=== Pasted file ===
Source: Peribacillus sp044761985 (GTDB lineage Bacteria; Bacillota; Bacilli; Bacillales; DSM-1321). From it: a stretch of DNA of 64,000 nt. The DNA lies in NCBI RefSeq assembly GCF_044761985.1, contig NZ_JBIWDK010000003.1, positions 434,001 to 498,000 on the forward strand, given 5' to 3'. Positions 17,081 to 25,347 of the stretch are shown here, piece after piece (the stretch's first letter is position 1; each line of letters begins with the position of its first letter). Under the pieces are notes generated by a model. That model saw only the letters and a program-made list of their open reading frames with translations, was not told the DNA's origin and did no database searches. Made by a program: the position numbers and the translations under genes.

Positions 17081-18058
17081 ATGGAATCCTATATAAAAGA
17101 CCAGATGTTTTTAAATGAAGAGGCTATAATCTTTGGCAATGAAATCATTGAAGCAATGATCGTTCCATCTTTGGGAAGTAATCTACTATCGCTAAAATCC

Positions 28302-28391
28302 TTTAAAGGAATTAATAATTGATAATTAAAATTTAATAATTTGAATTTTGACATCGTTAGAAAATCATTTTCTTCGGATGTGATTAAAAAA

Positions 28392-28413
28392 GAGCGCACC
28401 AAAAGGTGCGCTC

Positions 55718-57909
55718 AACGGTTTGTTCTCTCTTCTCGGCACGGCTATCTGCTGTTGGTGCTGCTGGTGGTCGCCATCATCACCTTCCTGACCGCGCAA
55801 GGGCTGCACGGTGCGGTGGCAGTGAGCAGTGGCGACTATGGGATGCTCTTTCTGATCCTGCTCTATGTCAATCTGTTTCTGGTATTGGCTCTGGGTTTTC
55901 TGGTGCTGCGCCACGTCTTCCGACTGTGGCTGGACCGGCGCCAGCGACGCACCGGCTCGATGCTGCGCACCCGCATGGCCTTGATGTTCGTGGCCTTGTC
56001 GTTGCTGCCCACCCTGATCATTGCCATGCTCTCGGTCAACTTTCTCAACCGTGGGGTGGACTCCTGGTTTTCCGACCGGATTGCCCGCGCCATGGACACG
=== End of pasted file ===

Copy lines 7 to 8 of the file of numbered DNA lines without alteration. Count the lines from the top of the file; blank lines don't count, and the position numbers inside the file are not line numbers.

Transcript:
Positions 28392-28413
28392 GAGCGCACC